Five years ago, I went to our local driver’s license bureau to renew my license. It didn’t take long; I handed in my old license, got a new picture taken, read a line of letters, let them know my new address and signed away. Within minutes, I was back out the door, renewed license tucked in my purse. My previous license served as documentation since I had shown my birth certificate and social security card the first time I got my license.
A few months ago, in December, I realized that things had changed drastically. It was time to renew so I walked in to the office armed with nothing more than my previous license, just as I had done every other time. Before I left the office, I became aware that my driver’s license had nothing to do with my being capable of driving. My driver’s license had become a way for my government to track my every move.
The first requirement in the renewal process was signing a document stating that in the event of a national draft, I agree to be subject to that draft. If I don’t agree, no license. Now I know the chance of a 51-year old woman getting drafted is slim. But why did I have to agree to that in order to drive?
Signed document in hand, I waited for my turn at the counter. When I was called, I stepped up and handed the clerk my old driver’s license. I was then asked for my birth certificate and social security card. I explained to the clerk that I had been in there several times before and they had that information on record.
Silly me. The laws had been changed and now I was required to provide those documents again. In addition, I was told that I could no longer just tell them my new address, but I had to prove where I lived by providing two bills that were addressed to me at my address. Trying to think on the spot, I told the clerk I didn’t know if I had two bills under my name. She asked me if I was married. I told her yes, and she said that if the bills were under my husband’s name, I had to bring in a copy of my marriage license!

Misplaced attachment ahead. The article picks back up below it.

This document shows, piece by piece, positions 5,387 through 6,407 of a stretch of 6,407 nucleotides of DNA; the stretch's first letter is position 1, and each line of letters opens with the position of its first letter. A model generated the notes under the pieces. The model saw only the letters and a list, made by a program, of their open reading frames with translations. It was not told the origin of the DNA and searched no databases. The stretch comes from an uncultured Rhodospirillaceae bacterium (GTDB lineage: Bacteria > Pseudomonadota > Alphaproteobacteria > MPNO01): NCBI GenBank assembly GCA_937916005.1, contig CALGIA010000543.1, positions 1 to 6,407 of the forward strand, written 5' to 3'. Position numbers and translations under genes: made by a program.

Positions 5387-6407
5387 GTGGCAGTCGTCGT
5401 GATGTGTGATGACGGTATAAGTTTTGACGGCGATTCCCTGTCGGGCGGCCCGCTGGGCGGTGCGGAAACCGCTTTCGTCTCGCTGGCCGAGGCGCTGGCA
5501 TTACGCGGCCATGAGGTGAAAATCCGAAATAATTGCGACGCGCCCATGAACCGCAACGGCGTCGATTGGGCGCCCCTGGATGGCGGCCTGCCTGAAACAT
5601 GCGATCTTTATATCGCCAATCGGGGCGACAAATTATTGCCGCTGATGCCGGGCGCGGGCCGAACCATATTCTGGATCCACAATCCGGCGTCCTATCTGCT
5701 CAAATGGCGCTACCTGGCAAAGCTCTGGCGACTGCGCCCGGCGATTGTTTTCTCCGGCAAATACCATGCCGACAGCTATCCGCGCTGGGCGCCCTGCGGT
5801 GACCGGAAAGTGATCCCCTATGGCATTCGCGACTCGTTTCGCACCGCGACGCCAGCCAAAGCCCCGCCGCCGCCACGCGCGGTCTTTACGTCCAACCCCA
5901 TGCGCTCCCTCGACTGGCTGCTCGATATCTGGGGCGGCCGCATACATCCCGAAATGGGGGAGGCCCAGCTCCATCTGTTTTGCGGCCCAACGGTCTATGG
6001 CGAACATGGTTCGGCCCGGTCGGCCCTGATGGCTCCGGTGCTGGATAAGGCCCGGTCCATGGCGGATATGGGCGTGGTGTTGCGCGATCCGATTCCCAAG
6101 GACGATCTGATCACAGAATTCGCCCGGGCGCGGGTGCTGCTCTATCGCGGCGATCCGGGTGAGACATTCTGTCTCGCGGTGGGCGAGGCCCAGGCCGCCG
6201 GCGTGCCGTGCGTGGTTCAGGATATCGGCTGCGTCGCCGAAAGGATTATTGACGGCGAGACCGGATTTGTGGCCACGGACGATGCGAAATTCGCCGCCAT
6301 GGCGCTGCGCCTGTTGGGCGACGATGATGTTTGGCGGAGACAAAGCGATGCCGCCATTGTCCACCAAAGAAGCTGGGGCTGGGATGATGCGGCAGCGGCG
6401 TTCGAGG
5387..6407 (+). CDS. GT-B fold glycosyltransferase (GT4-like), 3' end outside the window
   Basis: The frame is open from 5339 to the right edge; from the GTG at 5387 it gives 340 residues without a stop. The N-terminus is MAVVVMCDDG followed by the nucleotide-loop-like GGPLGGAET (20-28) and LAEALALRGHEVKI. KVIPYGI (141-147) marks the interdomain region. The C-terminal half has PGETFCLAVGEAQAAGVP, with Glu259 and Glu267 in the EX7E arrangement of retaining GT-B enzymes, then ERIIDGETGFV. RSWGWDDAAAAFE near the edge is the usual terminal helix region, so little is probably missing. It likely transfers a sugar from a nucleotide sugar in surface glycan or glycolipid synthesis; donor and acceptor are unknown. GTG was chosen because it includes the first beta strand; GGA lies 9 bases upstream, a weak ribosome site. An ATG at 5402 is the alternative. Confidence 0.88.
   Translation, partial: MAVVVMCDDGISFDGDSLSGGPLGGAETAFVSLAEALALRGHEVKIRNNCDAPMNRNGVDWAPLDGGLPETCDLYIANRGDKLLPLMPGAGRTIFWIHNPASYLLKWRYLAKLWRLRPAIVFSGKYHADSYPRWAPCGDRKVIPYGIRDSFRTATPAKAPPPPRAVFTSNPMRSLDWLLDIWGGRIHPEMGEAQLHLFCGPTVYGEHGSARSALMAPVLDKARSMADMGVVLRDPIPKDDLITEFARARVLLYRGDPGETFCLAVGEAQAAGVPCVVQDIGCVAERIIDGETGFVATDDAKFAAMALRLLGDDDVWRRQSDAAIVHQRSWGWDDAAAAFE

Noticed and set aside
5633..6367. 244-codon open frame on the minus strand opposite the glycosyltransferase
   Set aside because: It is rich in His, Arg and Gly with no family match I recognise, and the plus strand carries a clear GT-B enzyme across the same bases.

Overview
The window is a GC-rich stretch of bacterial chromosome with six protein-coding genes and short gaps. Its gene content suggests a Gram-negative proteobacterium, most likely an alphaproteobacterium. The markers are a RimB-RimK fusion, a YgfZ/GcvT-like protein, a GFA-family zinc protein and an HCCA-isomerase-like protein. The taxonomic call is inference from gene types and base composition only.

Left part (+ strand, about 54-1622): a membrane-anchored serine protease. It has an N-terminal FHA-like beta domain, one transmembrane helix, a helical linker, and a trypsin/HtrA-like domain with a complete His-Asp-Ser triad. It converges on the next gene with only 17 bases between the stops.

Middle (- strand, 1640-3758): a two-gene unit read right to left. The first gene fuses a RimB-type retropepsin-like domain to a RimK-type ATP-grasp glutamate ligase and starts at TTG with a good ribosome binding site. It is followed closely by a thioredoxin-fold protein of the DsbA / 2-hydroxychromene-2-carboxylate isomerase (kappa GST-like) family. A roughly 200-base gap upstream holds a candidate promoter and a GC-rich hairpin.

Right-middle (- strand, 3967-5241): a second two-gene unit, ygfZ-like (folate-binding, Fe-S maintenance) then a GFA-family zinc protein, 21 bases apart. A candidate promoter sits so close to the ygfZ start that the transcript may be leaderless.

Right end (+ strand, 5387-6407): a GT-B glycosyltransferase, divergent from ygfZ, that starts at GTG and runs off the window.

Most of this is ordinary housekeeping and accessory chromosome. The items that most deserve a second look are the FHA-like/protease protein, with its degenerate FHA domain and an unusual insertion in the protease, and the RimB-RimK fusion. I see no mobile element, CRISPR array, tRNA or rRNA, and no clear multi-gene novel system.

I was more than a little infuriated since the bureau is in another town from where I live and they are only open six days a month. Nevertheless, I went back home, licenseless. It seemed to me that a driver’s license was no longer proof of ability to drive, but was rather a way of making sure that I lived where I said I lived and was married to whom I said I was married.
In the meantime, before I was able to get back to the DL office, daughter Gnome had to renew her license as well. They gave her the same runaround, telling her that she had to bring proof of where she lived. She tried to explain that all her mail goes to her P.O. box, since she gets packages of varying sizes that don’t often fit in her mailbox. Not acceptable, they said. She had to bring in something that had come to her in the mail with her name and address on it. Remembering that maybe some Amazon packages had come to her at her home, rather than her P.O. box, she finally found some mail with her name and address and returned to the license office.
Not acceptable again. Apparently things coming from Amazon don’t count as mail. (Should we have to pay shipping costs then?) By this time I was even more furious, now on her behalf. How does having a statement from Amazon mean that my daughter is any less of a driver? Oh, that’s right. The new driver’s license has nothing to do with your ability to drive.